As an example, I created a new project using the sample data from the Jira template. I then created a filter to return all of the issues for this new project. Finally, I created an Excel spreadsheet to retrieve these rows. The final result looks like this:
I can now update this spreadsheet whenever I want, just by pressing the “Refresh All” button on the Data tab. I can even set the worksheet to auto-refresh every time I open it.
Here are the steps to get this working for you.
Create your filter
You may already have a filter set up. If you don’t, create a new one in Jira. If you don’t know how to create a filter, see this documentation. Make sure that you have identified the columns that you want to import into Excel. You can import all custom fields if you want. For most projects and reports, that is overkill. Instead, define the specific columns that you really need.
Test your filter
Before you start to integrate your filter into Excel, make sure that you are really getting the data that you need. Go to the Export button and download CSV (Current Fields). Then open it in Excel. Make sure that these are the right columns. If they aren’t, fix them in your filter and test until you are satisfied that you have everything that you need.
Create the Excel connection
Now that you have a filter that you have tested, it is time to create the connection between Excel and Jira.
Go back to the Export menu and right-click on the CSV (Current Fields) option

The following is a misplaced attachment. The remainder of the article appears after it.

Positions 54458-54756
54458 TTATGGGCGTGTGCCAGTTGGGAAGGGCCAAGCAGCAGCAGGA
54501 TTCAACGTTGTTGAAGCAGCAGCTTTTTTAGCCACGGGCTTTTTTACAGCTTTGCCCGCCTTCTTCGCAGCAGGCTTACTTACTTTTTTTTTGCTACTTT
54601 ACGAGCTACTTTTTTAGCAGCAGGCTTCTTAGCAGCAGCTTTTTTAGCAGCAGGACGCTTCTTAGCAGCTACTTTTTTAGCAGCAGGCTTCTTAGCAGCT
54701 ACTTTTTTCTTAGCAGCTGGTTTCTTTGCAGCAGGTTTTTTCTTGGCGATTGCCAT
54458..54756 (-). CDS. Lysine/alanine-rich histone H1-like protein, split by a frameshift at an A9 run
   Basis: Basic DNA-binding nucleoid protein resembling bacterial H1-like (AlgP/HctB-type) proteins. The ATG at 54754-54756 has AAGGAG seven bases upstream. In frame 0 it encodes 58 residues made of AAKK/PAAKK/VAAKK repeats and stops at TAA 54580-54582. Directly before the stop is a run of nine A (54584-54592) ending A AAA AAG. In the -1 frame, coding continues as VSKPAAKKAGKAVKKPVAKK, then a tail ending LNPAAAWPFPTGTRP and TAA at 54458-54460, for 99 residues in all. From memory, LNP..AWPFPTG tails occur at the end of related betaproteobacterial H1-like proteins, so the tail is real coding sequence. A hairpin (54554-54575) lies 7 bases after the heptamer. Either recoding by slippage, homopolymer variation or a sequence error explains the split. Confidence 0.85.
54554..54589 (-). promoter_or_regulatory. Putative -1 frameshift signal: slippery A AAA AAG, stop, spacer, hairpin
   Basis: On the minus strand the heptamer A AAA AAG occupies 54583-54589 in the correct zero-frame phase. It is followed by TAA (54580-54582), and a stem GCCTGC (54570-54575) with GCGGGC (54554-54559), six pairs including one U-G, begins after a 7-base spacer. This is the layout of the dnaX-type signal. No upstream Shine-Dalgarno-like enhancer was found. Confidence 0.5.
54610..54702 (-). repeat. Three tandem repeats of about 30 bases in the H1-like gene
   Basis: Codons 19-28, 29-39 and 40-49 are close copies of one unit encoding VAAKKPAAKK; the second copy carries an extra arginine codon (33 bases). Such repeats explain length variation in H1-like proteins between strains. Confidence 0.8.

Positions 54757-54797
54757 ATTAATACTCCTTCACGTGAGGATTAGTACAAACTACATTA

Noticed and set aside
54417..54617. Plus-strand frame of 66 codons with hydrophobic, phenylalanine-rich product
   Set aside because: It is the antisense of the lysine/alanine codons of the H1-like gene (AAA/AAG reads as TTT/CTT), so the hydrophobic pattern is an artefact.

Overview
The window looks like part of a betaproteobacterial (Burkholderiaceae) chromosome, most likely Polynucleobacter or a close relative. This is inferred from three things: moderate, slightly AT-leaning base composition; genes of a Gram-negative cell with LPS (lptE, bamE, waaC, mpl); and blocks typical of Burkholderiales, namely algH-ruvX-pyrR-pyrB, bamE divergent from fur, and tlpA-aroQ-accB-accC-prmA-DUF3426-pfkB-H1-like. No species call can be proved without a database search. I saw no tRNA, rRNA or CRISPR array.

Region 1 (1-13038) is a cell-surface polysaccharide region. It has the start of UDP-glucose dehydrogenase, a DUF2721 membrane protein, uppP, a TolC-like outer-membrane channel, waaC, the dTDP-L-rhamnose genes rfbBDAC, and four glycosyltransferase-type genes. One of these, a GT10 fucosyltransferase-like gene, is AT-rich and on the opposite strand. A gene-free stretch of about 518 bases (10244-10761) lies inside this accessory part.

I am using Chrome. If you are using a different browser, your menu options will look different. Regardless, you want to Copy Link Address. When I do it in my test environment, I get
Your link will be similar but the base url and the filter id will be different.
Open a new Excel workbook, go to the Data tab and click on From Web.
If you are on Jira Cloud, you will need to provide your username and password to access the filter. Use the Basic authentication:
If you are on Jira Server, you will need to click on the Advanced button to this dialog box
Paste the URL that you copied into the URL parts section at the top.
Then add two HTTP request headers:
Authorization: Basic <base64 token>
Lets take a short digression to explain the base64 token. When you execute the URL, you need to pass in login credentials. This requires a special format, called a base64 token. You create this token by “base64 encoding” the string <username>:<password>. The “:” between username and password is required. For example, if your username is “janedoe” and your password is “doeadeer”, then the string you need to encode is
This results in a string that looks like this:
Take that token that you generated and put it into the Authorization Header as “Basic <base64 token>” (see the above image).
When you click “Ok”, you will see something like this:
This is a partial download of your data. You can check to make sure that it looks correct.
Your last step is to click “Load”
Now you have the spreadsheet loaded
You can manually refresh this filters by clicking on “Refresh All” on the Data tab in Excel. You can also set your spreadsheet to reload the data whenever you open the spreadsheet. To do that, click on the down-arrow on the “Refresh All” menu. In the properties menu, click on “Refresh data when opening the file”
This will cause the connection to be refreshed automatically.
Now that you have the raw data, you can create Pivot Tables, Charts and other reports in Excel.